Photo of Michael Resch

Michael Resch

Researcher V-Biological Science


Michael Resch holds a Ph.D. in biochemistry and molecular biology from Colorado State University. His dissertation work focused on the biophysical and structural properties of nucleosomes and chromatin arrays in vitro in the laboratories of Karolin Luger and Jeffery Hansen at Colorado State University, in Fort Collins, Colorado.

Michael's career at NREL began in 2008 as a postdoctoral researcher working on cellulase and hemicellulase enzyme characterization, funded by the U.S. Department of Energy (DOE) through the Bioenergy Science Center and the Bioenergy Technologies Office (BETO). The goal of these studies was to improve the hydrolysis efficiency of cellulase and hemicellulase enzyme digestion of biomass. This work helped NREL lower the industrial cost of lignocellulosic enzyme conversion of biomass to sugars for biofuel production.

During this time, Michael was also involved in investigating biological lignin depolymerization with the ultimate goal of converting lignin into value-added fuels or chemicals. Lignin is an underutilized biomass component that has historically been used for heat and power in industrial settings. To enable this technology,
Michael worked on biophysically characterizing metabolic enzymes involved with the upgrading of lignin and sugar-derived intermediates into fuels and chemicals.

From 2014–2016, Michael was the manager of the Bioprocess Research Group in NREL's National Bioenergy Center. The researchers in this diverse group were involved with microbial development of photobiological and fermentation applications along with analytical chemistry expertise.

From October 2016 to September 2017, Michael was on assignment on a Materials & Operations Detail at BETO in Washington, D.C., supporting the Advanced Algal Systems and Conversion Platforms. Michael provided technical expertise to ensure the integration of strong research, technology, and industrial perspectives in the planning and oversight of BETO's research and development efforts. Michael assisted in the planning and implementation of technical priorities as well as analysis to support the BETO formulation of program goals and metrics.

In 2017, Michael helped start the BETO-funded Feedstock-Conversion Interface Consortium (FCIC). He led the Industry Engagement and Project Management and outreach activities, where he served as a liaison between the FCIC national labs, industry, and BETO. The FCIC is an integrated and collaborative network of eight national laboratories (NREL, Idaho National Laboratory, Oak Ridge National Laboratory [ORNL], Pacific Northwest National Laboratory, Lawrence Berkeley National Laboratory [LBNL], Los Alamos National Laboratory, Sandia National Laboratories, and Argonne National Laboratory [ANL]) dedicated to understanding and addressing technical risks in developing and scaling up biomass collection, storage, handling, preprocessing, and conversion technologies with the goal of enabling the overall operational reliability improvement of integrated pioneer biorefineries.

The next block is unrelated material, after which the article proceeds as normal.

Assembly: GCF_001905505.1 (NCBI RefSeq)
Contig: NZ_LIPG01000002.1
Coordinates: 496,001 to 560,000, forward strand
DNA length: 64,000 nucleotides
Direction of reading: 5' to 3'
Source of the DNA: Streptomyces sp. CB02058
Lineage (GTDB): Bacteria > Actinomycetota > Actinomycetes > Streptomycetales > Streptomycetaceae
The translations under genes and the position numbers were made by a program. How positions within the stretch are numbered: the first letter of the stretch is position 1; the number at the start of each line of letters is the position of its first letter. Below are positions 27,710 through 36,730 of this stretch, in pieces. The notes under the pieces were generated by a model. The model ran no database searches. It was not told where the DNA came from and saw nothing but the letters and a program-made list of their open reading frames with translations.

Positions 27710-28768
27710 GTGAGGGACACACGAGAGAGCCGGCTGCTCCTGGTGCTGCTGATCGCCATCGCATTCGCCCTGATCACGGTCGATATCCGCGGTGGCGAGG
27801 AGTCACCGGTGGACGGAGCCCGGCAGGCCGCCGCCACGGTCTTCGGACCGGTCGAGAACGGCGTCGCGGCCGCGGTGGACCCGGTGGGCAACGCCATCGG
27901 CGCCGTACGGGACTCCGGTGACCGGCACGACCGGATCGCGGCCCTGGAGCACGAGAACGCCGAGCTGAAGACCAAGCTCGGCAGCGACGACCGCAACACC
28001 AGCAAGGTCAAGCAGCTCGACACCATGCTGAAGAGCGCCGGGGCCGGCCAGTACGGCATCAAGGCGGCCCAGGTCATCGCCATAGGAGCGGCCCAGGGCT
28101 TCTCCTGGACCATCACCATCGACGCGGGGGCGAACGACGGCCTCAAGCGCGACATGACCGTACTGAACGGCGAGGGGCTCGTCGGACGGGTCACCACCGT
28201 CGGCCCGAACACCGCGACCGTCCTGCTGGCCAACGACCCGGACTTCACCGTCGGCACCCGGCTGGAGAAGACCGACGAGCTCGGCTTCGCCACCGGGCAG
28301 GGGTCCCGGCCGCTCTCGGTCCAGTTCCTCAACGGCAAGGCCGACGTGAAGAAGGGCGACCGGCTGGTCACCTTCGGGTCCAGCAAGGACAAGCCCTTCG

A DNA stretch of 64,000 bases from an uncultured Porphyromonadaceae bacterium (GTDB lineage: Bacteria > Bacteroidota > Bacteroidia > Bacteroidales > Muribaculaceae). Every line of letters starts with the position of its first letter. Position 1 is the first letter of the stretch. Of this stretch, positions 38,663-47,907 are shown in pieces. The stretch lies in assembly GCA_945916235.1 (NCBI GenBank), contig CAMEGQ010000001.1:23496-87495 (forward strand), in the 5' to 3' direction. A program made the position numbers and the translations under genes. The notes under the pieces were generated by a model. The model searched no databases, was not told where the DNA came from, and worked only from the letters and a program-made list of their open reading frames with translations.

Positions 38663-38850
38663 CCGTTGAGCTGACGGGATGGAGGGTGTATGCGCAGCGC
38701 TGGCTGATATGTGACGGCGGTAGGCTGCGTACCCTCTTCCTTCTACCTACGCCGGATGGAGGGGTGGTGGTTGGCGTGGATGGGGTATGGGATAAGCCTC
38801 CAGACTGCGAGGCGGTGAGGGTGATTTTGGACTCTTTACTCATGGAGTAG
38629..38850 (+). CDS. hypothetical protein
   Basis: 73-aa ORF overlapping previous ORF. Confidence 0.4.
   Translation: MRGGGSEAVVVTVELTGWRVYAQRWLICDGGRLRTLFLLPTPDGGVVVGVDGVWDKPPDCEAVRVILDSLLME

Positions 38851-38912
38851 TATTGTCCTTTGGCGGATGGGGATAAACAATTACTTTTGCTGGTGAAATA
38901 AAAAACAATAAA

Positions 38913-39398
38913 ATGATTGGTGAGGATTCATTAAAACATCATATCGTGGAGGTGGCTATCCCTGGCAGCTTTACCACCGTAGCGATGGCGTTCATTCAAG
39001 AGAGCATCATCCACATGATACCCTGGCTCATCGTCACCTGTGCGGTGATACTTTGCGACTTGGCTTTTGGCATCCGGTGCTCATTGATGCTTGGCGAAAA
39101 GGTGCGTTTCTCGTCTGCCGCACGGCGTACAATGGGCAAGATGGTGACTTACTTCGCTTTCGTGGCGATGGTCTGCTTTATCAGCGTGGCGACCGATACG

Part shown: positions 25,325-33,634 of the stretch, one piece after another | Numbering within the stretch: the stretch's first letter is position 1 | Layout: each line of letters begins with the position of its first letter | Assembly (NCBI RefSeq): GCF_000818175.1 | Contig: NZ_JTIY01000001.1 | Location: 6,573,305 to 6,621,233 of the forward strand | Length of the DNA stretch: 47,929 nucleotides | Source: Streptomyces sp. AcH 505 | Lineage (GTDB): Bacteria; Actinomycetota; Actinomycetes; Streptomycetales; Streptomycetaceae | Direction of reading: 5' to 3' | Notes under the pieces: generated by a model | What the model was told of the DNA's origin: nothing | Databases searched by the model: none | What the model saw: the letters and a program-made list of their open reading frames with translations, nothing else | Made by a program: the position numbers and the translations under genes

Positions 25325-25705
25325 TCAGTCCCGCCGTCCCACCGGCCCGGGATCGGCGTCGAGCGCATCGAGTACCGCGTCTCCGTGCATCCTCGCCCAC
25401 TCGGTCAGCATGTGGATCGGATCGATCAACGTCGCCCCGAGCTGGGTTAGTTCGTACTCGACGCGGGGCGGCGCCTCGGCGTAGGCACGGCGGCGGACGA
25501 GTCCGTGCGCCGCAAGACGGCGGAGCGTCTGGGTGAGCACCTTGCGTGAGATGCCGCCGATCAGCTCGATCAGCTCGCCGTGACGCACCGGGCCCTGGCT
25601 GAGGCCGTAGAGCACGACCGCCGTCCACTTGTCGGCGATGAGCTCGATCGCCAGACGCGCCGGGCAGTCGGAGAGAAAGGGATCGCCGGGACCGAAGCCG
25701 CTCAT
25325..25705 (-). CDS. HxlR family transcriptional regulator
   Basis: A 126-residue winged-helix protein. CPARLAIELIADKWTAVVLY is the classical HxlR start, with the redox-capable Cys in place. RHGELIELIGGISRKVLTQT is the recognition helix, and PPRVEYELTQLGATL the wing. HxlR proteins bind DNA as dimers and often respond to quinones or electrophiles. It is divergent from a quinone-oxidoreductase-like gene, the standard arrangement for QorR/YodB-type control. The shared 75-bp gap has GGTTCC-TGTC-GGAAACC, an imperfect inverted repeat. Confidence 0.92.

In addition, Michael currently leads a BETO-funded CO2 Reduction and Upgrading for e-Fuels (CO2RUe) Consortium. In Fiscal Year 2021, BETO funded ~$10 million/year for national labs to explore innovative approaches for using carbon dioxide (CO2) in the production of biofuels and bioproducts. Ten projects were awarded funding and, along with three established projects, were organized in a multinational lab, CO2RUe Consortium. To supply domestic fuel demand, traditionally sourced from petroleum, the CO2RUe Consortium is investigating how CO2 emitted from biorefineries can be converted to fuels and chemicals of extremely low carbon intensity. The mission of CO2RUe is to develop technologies to upgrade CO2 to fuels and chemicals to reduce greenhouse gas emissions as well as land and water use and incentivize decarbonization.

The CO2RUe Consortium technology areas include electricity and CO2 feedstock supply and logistics; techno-economic analysis and life cycle assessment modeling; CO2 electrochemical reduction; and intermediate biological upgrading into sustainable aviation fuels and high-value co-products. The 13 individual projects are performed at ANL, LBNL, Lawrence Livermore National Laboratory, NREL, and ORNL, and many of the projects are multilab performers having joint milestones in FY 2023. For technical and strategic assistance, CO2RUe has formed an external advisory board with members from academic and industrial experience, along with an internal advisory board consisting of national lab leadership. The consortium technical scope is working toward supporting BETO’s goals of achieving cost parity of $3 per gallon gasoline equivalent of advanced renewable fuel from CO2.